Positive perception across the GOP The survey finds widespread favorable opinion of Trump among Republicans and GOP members, with seven in 10 overall expressing approval of the former president.

These findings underscore the depth of Trump's influence within the party, showing a level of popularity and influence that surpasses that of other potential Republican candidates. Many call him a populist because of his patriotic speeches and incredible statements, but most of his party colleagues consider him the greatest patriot of all Republican candidates.

A really comprehensive survey that gives us an insight into various things that are happening on the political scene as well as in the Republican Party. Dissatisfaction with Biden In contrast, the survey points to a decline in support for President Joseph Biden, particularly within his own party.

"Only" 57 percent of Democratic Party members and Democratic-leaning voters express satisfaction with Biden as their party's candidate. The research confirmed the decline in popularity of the current president, although he still has the majority in terms of support in his party.

Researchers attribute this decline to Biden's overall poor approval ratings and perceived inadequacies in handling economic and immigration issues. Of course, there is great dissatisfaction due to the war in the Gaza Strip, but the main reason is a bad economic strategy.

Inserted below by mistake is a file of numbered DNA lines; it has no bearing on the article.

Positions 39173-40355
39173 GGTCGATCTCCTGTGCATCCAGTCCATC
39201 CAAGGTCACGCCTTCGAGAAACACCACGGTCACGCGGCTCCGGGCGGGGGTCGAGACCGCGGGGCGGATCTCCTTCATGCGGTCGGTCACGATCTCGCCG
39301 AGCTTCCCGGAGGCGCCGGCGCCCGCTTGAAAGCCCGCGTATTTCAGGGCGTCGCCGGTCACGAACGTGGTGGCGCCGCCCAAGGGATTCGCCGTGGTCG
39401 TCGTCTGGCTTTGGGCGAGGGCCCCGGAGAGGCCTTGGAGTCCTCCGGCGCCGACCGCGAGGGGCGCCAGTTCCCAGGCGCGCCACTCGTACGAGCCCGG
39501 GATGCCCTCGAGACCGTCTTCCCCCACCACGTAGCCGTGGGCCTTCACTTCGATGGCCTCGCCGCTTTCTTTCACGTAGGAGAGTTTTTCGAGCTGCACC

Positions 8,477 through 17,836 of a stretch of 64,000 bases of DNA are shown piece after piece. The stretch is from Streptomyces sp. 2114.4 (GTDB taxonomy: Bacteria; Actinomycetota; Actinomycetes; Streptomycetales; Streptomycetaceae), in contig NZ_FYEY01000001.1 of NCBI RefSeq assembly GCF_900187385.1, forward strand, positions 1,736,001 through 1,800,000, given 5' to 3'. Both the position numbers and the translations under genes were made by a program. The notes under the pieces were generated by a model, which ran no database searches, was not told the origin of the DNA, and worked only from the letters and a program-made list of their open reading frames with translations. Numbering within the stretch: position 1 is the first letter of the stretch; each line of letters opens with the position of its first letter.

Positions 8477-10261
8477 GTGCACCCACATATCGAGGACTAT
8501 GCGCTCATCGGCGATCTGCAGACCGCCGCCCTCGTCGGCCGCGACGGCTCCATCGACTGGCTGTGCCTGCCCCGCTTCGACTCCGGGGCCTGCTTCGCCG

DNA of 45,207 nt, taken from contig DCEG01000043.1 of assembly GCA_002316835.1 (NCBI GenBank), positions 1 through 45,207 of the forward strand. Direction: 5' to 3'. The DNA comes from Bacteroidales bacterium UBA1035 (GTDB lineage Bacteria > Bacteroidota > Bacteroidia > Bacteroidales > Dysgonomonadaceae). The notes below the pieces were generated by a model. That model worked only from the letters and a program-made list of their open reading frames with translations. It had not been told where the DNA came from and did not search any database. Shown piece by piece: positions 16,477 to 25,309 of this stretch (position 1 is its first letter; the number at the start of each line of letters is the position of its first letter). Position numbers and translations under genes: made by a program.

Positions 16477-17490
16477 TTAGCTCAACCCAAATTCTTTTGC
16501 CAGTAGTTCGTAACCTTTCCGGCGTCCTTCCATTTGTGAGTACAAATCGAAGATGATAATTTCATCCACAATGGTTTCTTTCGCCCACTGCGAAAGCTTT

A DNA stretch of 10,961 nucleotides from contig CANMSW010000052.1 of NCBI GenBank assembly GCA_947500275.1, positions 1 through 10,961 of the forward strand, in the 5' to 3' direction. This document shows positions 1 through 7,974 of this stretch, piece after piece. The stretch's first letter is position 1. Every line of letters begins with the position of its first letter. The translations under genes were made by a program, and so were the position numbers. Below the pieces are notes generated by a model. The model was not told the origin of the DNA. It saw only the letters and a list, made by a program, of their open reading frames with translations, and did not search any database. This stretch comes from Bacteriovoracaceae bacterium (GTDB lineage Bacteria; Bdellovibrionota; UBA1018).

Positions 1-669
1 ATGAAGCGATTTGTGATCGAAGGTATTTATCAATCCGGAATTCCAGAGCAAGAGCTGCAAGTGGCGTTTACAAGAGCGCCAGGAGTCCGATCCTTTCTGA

Donald Trump, Joe Biden© Pool / Getty Images

Biden's approval rating falls to a new low According to an ABC poll, President Biden faces a disapproval rating of 58 percent, and his overall approval rating has fallen to 33 percent.

This puts Biden in a challenging position, as his approval rating is now worse than Trump's lowest during his presidency (36 percent) and the lowest for any US president since George W. Bush in 2006-2008. This information hints at an exciting year and perhaps the most uncertain elections in the last few decades.

Both Trump and Biden receive equally negative personal ratings, with only 35 percent of Americans polled expressing a favorable view of Trump and only 33 percent having a favorable opinion of Biden. This significant drop in Biden's popularity is especially noteworthy when compared to the 50 percent support he enjoyed before the 2020 election.

Trump did not have much support before the election either, so his drop in popularity and influence is relatively small. Donald Trump's resurgence in the Republican Party signals strong support, positioning him as a strong contender for the party's nomination in the upcoming presidential election.

It can now be said and confirmed, although we will wait for the official nomination, which will be just a formality. On the other hand, President Biden is facing a challenging period with declining approval ratings, especially within his own party, underscoring the need for a strategic shift to address the concerns of the American electorate.

A very compact and detailed survey, although we have to say that we felt a slight bias towards Donald Trump in the survey.